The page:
Surviving the toxic workplace : protect yourself against coworkers, bosses, and work environments that poison your day
HF5548.8 Dur 2010 Hon Sui Sen Memorial Library
Surviving the Toxic Workplace by Linda Durré (Ph.D.) is one of many books available in the library that gives advice on how to deal with people and environments that “poison your day”. The book is cut into bite-sized pieces, each chapter seldom exceeding 6 pages in length. While necessarily quite shallow in its analysis of each personality type, behavioural type and methods of communication (it is only 250 pages in length, including acknowledgements and bibliography), there is a broad enough spectrum for the reader to identify at least a few “toxic” people and situations that they might find themselves dealing with.
My favourite parts of the book are the chapters on communication styles and techniques. Active listening is probably not emphasised enough in our daily lives; most of us listen to the other speaker with the intent of responding to their words, but we don’t actively listen out for the subtext and emotional content in what they are saying. According to the book, “[a]ctive listening includes paraphrasing what you hear someone saying to you to clarify the meaning, build rapport and understanding, and discuss what is not being said”. [italics original] The short chapter on active listening makes it sound rather simple, but it is not. However, active listening is a worthwhile skill to possess, especially when dealing with people who may be confrontational.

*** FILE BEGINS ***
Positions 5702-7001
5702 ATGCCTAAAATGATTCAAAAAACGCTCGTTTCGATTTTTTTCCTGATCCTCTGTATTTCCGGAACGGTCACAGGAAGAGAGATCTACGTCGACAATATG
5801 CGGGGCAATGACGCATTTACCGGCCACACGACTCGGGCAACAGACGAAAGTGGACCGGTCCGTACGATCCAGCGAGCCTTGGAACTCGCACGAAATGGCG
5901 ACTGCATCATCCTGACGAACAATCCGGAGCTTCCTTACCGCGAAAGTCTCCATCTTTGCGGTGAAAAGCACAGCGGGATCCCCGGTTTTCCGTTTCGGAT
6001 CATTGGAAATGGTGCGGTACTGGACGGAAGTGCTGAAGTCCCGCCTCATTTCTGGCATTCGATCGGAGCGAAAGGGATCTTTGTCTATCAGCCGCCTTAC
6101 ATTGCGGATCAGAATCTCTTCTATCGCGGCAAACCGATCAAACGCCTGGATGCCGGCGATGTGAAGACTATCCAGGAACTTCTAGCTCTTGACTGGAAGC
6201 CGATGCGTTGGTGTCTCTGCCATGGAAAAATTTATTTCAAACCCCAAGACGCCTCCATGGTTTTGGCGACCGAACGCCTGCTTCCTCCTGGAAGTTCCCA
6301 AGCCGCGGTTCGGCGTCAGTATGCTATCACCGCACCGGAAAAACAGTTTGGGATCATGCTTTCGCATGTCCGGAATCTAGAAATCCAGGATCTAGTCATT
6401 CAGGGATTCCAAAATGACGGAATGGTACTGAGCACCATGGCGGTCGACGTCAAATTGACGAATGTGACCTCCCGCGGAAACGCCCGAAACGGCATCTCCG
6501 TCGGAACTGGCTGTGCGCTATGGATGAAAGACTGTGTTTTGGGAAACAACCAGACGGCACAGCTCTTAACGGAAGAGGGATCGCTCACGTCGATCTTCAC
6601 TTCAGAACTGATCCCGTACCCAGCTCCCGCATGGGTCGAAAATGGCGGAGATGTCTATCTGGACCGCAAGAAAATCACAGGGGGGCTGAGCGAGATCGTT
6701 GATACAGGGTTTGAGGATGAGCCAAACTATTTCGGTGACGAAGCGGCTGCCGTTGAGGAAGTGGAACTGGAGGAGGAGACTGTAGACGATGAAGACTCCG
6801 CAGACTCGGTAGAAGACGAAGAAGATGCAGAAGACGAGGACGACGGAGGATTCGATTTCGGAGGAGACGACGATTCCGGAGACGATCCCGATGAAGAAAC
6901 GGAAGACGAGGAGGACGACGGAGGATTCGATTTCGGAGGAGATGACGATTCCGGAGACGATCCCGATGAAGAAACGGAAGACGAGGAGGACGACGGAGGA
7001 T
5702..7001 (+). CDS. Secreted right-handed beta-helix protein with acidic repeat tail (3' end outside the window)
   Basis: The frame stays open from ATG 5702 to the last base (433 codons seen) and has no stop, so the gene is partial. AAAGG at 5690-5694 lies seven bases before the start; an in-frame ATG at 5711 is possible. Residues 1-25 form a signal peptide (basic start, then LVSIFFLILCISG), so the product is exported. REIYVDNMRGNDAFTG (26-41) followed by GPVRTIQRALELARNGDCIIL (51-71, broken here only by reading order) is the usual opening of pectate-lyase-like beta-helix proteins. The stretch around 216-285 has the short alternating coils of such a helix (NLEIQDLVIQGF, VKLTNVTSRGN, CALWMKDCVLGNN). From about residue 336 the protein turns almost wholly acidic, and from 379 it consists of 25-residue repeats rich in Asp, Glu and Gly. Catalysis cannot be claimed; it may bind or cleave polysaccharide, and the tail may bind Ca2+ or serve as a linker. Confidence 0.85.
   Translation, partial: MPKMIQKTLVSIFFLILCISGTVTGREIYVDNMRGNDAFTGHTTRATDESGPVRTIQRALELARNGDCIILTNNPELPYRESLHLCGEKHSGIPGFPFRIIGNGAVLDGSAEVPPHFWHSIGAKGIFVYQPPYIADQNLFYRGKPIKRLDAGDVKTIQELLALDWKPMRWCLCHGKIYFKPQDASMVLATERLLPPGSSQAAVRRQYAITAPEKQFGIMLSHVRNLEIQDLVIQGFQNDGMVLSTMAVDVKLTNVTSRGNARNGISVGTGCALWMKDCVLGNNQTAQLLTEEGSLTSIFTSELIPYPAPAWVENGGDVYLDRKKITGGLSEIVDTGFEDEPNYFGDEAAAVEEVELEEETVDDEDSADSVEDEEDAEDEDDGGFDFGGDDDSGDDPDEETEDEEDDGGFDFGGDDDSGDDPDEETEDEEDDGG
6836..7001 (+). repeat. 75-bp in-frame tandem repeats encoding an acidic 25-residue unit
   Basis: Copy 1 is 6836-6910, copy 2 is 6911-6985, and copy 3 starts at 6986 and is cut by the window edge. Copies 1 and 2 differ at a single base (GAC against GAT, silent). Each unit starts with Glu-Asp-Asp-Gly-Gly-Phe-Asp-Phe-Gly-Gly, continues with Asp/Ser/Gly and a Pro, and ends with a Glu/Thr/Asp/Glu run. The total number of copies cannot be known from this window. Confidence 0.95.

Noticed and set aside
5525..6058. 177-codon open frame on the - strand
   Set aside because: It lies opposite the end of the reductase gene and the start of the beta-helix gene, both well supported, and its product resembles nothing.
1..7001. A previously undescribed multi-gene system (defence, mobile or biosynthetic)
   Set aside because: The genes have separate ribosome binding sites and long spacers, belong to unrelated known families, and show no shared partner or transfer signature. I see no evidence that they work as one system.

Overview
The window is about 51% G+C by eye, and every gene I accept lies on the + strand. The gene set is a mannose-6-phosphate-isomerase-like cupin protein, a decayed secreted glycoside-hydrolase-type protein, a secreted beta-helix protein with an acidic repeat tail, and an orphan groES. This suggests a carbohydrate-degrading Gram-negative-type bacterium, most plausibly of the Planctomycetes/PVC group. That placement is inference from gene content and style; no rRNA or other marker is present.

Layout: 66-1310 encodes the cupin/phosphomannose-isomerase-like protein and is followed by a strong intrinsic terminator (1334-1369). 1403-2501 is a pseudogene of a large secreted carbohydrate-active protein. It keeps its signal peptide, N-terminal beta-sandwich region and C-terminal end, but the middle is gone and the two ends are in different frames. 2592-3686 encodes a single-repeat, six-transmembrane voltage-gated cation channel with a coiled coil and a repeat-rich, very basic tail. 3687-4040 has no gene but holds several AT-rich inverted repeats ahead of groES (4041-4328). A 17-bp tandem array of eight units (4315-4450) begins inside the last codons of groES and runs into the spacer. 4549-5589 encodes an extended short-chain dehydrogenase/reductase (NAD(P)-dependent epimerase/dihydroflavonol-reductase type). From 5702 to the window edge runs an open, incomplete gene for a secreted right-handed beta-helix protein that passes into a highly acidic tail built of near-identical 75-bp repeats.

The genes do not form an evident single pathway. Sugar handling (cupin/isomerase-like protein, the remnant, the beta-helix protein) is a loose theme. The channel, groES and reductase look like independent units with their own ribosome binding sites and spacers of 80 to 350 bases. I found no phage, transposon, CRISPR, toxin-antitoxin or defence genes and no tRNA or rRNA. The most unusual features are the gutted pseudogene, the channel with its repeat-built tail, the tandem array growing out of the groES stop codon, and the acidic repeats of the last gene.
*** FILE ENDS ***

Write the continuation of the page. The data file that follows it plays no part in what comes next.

In all, the book is useful as a brief runthrough of “toxic” people and situations, and a springboard to more in-depth reading on specific subjects pertaining to workplace environments and relationships – there is a bibliography at the end of the book for different subtopics such as “Anger Management” and “Body Language”. It does seem to make problems (and people!) very two-dimensional, due to the short lengths of the chapters, and also make solutions sound too easy. However, as a quick reference for someone who has just entered or about to enter the complex and sometimes scary world of the working adult, it has the advantage of brevity and ease of reference.
To look for more books on surviving in the workplace, try these searches in LINC+ or LINC: Keyword search “corporate culture” for books such as The Corporate Culture Survival Guide ; “social skills” for books such as Social Skills At Work; and “interpersonal conflict” for books such as Developing your conflict competence: a hands-on guide for leaders, managers, facilitators and teams. You may have to scroll through several results before locating a suitable self-help book, as there are several academic textbooks and case studies in the library on such topics.